Leasehold law: the reforms

So many changes and it still doesn’t work

Below is a chronology of legislative changes to leasehold law since 1954, with the main features highlighted. So many laws and it still doesn’t work: which is why the best possible solution to leasehold is not to build any more of it and join the rest of the world with commonhold tenure.

Landlord and Tenant Act 1954
Local Government and Housing Act 1989 (schedule 10)
• Gives most long leaseholders the right to remain as a renting tenant at the end of their lease.

Leasehold Reform Act 1967
• Gives most long leaseholders of houses the right to purchase the freehold
or extend their lease.
• Gives landlord’s of leasehold houses the right to apply for the retention of management powers for the general benefit of the neighbourhood (estate management schemes).

Landlord and Tenant Act 1985
• Gives tenants rights in relation to service charges.
• Gives tenants rights in relation to consultation about major works (qualifying works & long term agreements).
• Gives tenants rights to information about and to challenge service charges.
• Gives tenants rights relating to the insurance of their property.
• Gives tenants the right to have a recognised tenants’ association.
• Gives tenants rights to consultation about managing agents.

Landlord and Tenant Act 1987
• Gives qualifying tenants of flats the Right of First Refusal to buy the freehold.
• Gave tenants the right to seek the appointment of a new manager by a court.
• Gives tenants rights to compulsory purchase of a landlord’s interest in certain circumstances.
• Requires service charges to be held in a separate account and in trust.
• Gives tenants the right to seek variation of their leases.
Leasehold Reform, Housing and Urban Development Act 1993
• Gives most long leaseholders of flats the collective right to buy their
freehold and the individual right to renew their leases.
• Gives leaseholders the right to a management audit.
• Gives the Secretary of State or National Assembly for Wales the power to
approve management codes of practice.
• Gives landlord’s of leasehold flats the right to apply for an estate
management scheme.
• Transfers responsibility for estate management scheme variations to LVTs.

Housing Act 1996
• Makes it easier for leaseholders to challenge unreasonable service charges and restricts the landlord’s right to forfeit where an item or items of service charges are disputed.
• Strengthens the Right of First Refusal by making it a summary offence.
• Extends the rights of leaseholders to buy the freehold of their building.
• Gives jurisdiction for LVTs to determine service charge disputes and applications for the appointment of a manager.

Commonhold and Leasehold Reform Act 2002
• Relaxes the qualifying rules for buying the freehold of a leasehold property or extending the lease (flats and houses).
• Provides that marriage value is disregarded where leases have more than 80  years to run, and that it is split 50/50 in all cases where it does apply.
• Raises the ‘commercial limit’ for blocks of flats from 10 per cent to 25 per cent.
• Gives new rights to personal representatives of deceased leaseholders of flats and houses.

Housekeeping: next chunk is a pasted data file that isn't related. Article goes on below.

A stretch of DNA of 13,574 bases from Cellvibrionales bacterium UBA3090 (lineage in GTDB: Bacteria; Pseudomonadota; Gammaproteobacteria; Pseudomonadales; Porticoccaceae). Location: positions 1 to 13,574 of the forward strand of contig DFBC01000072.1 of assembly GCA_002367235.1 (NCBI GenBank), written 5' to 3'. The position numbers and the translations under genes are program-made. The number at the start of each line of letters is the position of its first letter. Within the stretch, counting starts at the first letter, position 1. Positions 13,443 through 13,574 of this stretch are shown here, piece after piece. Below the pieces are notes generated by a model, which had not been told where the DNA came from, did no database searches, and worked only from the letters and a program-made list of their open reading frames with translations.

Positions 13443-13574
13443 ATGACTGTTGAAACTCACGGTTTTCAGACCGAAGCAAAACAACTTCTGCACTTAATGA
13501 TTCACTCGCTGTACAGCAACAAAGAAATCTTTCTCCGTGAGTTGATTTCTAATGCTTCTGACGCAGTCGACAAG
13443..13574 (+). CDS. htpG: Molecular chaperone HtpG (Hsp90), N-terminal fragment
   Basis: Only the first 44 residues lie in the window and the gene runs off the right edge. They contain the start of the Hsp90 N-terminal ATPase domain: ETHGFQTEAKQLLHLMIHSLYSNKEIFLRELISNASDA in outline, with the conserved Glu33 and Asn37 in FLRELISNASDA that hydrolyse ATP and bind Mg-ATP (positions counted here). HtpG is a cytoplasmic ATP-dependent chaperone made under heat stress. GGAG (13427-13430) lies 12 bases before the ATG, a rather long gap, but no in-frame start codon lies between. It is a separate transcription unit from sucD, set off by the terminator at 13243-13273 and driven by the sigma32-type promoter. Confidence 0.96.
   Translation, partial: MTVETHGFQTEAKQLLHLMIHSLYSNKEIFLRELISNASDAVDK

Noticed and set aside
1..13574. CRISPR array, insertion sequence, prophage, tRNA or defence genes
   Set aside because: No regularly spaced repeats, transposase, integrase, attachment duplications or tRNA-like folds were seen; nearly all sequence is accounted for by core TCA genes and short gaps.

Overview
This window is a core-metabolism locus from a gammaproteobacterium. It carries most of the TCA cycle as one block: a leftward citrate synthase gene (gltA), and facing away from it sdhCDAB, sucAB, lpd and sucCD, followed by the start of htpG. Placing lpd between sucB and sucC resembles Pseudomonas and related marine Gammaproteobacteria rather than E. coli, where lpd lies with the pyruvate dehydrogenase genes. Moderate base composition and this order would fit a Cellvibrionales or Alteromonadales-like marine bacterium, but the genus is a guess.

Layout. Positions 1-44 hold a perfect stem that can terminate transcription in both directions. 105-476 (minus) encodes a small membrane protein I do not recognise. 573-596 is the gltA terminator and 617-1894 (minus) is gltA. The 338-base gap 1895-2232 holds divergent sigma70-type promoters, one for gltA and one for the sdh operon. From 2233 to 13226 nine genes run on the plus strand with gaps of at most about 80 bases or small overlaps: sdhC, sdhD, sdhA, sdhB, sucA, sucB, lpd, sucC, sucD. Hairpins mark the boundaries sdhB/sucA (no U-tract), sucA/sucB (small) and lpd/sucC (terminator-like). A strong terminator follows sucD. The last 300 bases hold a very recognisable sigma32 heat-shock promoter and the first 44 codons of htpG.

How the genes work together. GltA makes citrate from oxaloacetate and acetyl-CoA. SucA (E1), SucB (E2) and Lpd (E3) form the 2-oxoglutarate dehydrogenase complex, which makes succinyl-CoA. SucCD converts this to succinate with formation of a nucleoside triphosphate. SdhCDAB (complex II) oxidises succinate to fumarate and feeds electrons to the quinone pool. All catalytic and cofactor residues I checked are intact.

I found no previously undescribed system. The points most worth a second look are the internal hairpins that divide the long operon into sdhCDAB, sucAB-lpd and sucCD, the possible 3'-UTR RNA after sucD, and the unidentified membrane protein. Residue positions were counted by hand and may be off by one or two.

• Allows leaseholders of houses who have already extended their lease under
the 1967 Act the right to buy the freehold, or remain in the property as a renting tenant when the lease expires.
• Widens the right to seek the appointment of a new manager for blocks of flats.
• Widens the grounds under which a lease can be varied.

Second phase of provisions commenced on 30 September 2003 in England
and 30 March 2004 in Wales.

• Gives leaseholders of blocks of flats a ‘no-fault’ right to take over the management of their block.
• Includes ‘improvements’ in the definition of service charges.
• Widens the jurisdiction of the LVTs, for example to determine the liability to pay service charges, the reasonableness of administration charges payable under a lease, variations of leases, and charges payable under Estate Management Schemes.

Second phase of provisions commenced on 31 October 2003 in England and
30 March 2004 in Wales.

• Improves the rights for leaseholders paying variable service charges to be consulted about long term agreements and qualifying works.

Third phase of provisions commenced on 28 February 2005 in England and
31 May 2005 in Wales.

• Requires landlords to demand ground rents in a specific manner before they
are able to take any action or impose any penalties for late payment.
• Requires landlords to first satisfy a leasehold valuation tribunal, court or arbitral tribunal that a disputed breach of a covenant or condition of the lease has occurred before they are able to take any forfeiture action.
• Prevents landlords from forefeiting leases as a result of trivial debts that consist of ground rent, service charges, administration charges (or a combination of them) where the debt does not exceed £350, unless all or any part of the sum has been outstanding for more than 3 years.
• Prevents landlords from insisting that leaseholders of houses use a particular
insurance company nominated or approved by them to insure their house.
• Fixes the valuation date for collective enfranchisement of flats at the date
that the initial notice is served.
Fourth phase of provisions commenced on 1 October 2007 in England and
30 November 2007 in Wales.
• Requires landlords to send a summary of the tenant’s rights and obligations